Charlie Kaufman, the writer of head-melting movies like Being John Malkovich, Adaptation and Eternal Sunshine of the Spotless Mind, makes his directorial debut with the curious and complex Synecdoche, New York, a film about creative life and death.
First, a word about the daunting title, a typically Kaufmanesque word-play that connects the New York town of Schenectady, where the film is set, with the similarly-sounding synecdoche, meaning a play on words in which a part may be used for the whole or the whole for a part, like saying “wheels” in place of “car”. In the film, Phillip Seymour Hoffman plays theatre director Caden Cotard, who tires of adapting other people’s plays and sets about staging his own in a vast warehouse, a replica of his own life played out by a vast cast of actors, but one that can never end.
When we first meet Caden, his life is starting to unravel. Plagued by mysterious illnesses, he is suffocating in his own feelings of mortality and alienated from his artist wife Adele (Catherine Keener). Then, after a minor success in a regional theatre, Caden unexpectedly receives a grant from a wealthy arts body which allows him to stage a vast play of his own devising. As the fake world inside the theatre starts to consume his life on the outside, Caden stumbles through a series of personal crises. Adele leaves him, taking their daughter, and becomes a celebrated painter in Berlin. Alone at home, Caden has an unfulfilling flirtation with Hazel (Samantha Morton), who works at the theatre box office, before marrying Claire (Michelle Williams), an actress in his cast.
All of this happens in a fractured narrative that is as difficult to perceive as it is to explain. Time leaps forward sometimes in the course of a single scene or conversation, sometimes by months, sometimes by years. Characters age, marry and have children in moments, as do the actors in the play who are portraying them. Caden seems to exist in multiple worlds, as multiple people, awake and asleep. Kaufman and Hoffman construct the character from a combination of waking and dream states, realities and unrealties, blending the lot into an intricate dance across decades of time.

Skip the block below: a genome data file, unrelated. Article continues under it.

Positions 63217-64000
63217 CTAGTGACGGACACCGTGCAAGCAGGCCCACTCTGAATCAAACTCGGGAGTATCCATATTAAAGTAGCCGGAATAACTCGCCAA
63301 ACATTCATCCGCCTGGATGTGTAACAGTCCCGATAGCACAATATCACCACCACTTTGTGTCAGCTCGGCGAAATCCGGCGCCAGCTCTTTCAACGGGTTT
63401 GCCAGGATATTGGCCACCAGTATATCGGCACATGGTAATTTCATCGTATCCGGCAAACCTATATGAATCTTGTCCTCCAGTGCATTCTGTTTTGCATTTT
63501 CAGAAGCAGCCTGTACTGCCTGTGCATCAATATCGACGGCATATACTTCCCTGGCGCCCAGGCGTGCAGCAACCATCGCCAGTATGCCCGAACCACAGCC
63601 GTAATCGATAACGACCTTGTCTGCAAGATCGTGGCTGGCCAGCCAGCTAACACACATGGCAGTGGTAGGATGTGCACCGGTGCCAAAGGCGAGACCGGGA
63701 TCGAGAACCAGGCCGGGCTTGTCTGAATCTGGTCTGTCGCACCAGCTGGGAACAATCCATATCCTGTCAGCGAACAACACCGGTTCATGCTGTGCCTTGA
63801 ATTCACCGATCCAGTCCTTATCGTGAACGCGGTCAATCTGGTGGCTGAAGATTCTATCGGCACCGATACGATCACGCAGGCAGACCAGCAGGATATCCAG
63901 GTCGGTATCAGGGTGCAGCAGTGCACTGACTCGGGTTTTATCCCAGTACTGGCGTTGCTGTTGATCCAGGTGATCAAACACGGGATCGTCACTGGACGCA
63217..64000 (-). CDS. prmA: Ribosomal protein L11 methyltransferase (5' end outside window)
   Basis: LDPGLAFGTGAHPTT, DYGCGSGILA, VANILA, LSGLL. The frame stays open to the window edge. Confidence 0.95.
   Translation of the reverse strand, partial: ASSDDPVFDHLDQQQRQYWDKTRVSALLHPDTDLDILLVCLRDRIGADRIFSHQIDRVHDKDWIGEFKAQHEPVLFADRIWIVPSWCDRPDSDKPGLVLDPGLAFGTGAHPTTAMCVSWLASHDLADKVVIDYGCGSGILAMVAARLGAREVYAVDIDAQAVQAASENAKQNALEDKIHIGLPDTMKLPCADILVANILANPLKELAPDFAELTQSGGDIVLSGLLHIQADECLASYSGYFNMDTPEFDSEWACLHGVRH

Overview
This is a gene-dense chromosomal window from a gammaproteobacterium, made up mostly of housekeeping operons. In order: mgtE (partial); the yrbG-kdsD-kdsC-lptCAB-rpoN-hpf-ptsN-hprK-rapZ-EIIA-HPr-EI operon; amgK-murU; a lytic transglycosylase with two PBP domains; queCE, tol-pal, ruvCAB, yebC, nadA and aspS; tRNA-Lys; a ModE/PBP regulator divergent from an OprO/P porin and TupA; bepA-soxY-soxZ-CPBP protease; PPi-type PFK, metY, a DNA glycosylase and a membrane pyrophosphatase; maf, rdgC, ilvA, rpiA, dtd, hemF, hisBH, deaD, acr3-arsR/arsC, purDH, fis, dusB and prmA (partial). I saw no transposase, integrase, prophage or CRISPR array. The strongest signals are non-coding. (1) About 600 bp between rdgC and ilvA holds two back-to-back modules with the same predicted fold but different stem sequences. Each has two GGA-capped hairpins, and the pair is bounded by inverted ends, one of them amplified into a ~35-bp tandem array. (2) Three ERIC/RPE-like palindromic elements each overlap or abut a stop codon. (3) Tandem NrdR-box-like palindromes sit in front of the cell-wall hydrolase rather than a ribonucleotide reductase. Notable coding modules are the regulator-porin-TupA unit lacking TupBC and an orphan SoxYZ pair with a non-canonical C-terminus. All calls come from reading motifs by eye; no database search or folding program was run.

Later, when he hires an actor to play himself (Tom Noone), Caden discovers aspects of his true personality that he might prefer to keep hidden but are easily perceived by anyone who would care to look; his hypochondria, his vanity, his impotence. The endless play, about himself and the people around him, is Caden’s way of dealing with the difference between the man he thinks he is and the man he actually is. It’s an agonizing process of self-discovery, not helped by his depression and his constant struggle to be emotionally honest in his art. Caden is dying of women, as the poet puts it.
Synecdoche New York is, for better or worse, pure, undiluted Kaufman. Crammed with ideas about life and death, art and creativity, relationships and heartache, this is Kaufman’s 8 ½; a film about how hard it is to do much of anything at all, much less muster up the energy to make a film. If Fellini’s masterwork is a touchstone, Kaufman also pays homage to his literary heroes, Franz Kafka, Samuel Beckett and Philip K. Dick, generating the same sense of temporal instability, social paranoia and bodily discomfort.
But the strange spell doesn’t hold. As Caden cannot finish the play, Kaufman cannot finish the film. Synecdoche implodes in the third act as the director loses his grip on the story. Just at the point where he might have distilled his ideas about life and art into a grand unified theory, the film collapses into a mess of self-indulgent surrealism and non sequiturs. The complications and contemplations that had held such fascination are given a couple of twists too many and lose their elasticity becoming, if not tedious, then disappointingly slack. It ends on nothingness, a blank wall of white, like a canvas before the paint or a freshly opened notebook.